Simple Foraminifera Flourish at the Ocean's Deepest Point

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Science  04 Feb 2005:
Vol. 307, Issue 5710, pp. 689
DOI: 10.1126/science.1105407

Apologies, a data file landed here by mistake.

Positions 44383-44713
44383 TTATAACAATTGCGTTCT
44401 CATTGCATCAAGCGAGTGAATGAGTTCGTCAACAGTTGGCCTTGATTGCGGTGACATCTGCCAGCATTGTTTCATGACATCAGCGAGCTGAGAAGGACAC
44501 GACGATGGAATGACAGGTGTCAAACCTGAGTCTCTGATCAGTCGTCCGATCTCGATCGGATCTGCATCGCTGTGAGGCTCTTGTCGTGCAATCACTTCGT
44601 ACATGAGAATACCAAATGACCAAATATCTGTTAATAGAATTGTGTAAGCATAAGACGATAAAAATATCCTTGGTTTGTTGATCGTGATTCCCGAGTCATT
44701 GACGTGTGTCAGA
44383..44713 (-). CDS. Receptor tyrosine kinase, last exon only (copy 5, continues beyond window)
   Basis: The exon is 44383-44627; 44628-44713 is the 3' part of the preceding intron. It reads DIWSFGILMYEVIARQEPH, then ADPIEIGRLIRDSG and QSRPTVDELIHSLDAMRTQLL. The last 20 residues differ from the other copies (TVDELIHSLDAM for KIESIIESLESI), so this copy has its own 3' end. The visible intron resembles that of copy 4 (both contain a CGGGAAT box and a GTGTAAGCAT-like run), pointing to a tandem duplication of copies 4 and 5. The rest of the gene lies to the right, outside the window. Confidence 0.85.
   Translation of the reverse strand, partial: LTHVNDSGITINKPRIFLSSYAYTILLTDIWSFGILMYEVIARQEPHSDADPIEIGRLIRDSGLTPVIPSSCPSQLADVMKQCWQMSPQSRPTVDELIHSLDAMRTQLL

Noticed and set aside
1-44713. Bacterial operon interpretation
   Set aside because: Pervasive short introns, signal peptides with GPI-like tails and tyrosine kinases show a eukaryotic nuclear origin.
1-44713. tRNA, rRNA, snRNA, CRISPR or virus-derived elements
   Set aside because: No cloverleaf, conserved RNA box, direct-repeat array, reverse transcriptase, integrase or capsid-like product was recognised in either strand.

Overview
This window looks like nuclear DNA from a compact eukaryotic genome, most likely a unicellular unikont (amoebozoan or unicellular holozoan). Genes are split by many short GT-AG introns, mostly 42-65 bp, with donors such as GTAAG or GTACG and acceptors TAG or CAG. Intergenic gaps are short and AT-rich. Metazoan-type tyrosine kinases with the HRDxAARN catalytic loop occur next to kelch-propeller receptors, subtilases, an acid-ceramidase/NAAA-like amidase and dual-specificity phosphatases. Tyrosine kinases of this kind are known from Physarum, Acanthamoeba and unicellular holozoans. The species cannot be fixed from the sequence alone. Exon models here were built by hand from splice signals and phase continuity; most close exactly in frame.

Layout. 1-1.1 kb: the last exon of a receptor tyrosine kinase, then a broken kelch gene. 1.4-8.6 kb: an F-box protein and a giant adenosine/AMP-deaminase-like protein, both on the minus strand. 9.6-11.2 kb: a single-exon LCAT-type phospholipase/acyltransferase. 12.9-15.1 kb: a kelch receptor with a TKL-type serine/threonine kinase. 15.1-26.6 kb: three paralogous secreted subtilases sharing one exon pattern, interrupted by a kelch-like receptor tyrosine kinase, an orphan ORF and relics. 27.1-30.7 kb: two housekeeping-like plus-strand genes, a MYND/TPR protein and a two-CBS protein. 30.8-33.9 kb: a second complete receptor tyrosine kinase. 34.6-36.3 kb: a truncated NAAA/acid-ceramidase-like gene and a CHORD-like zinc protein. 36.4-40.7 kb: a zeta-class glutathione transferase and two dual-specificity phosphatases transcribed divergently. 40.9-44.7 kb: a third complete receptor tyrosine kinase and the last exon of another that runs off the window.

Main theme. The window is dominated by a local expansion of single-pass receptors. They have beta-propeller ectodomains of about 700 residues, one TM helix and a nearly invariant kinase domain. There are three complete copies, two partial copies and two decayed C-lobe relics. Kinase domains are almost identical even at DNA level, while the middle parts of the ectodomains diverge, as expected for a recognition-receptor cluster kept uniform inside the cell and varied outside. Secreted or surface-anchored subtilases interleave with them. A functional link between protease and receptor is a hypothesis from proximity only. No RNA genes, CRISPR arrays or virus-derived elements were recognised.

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Small organisms (meiofauna) inhabiting sediments in the deepest (>10,000 m) ocean trenches are almost unknown. Through a quantitative study of live foraminifera from an extreme trench environment (10,900 m water depth), we demonstrate that these protists are an abundant meiofaunal component. Foraminifera are organisms of central importance in geology and biology. There is currently great interest in primitive noncalcareous taxa with simple, single-chambered shells. The Challenger Deep assemblages are dominated by these phylogenetically important forms. Molecular evidence suggests that similar taxa are modern representatives of the basal foraminiferal evolutionary radiation that probably occurred in the Precambrian (Neoproterozoic).

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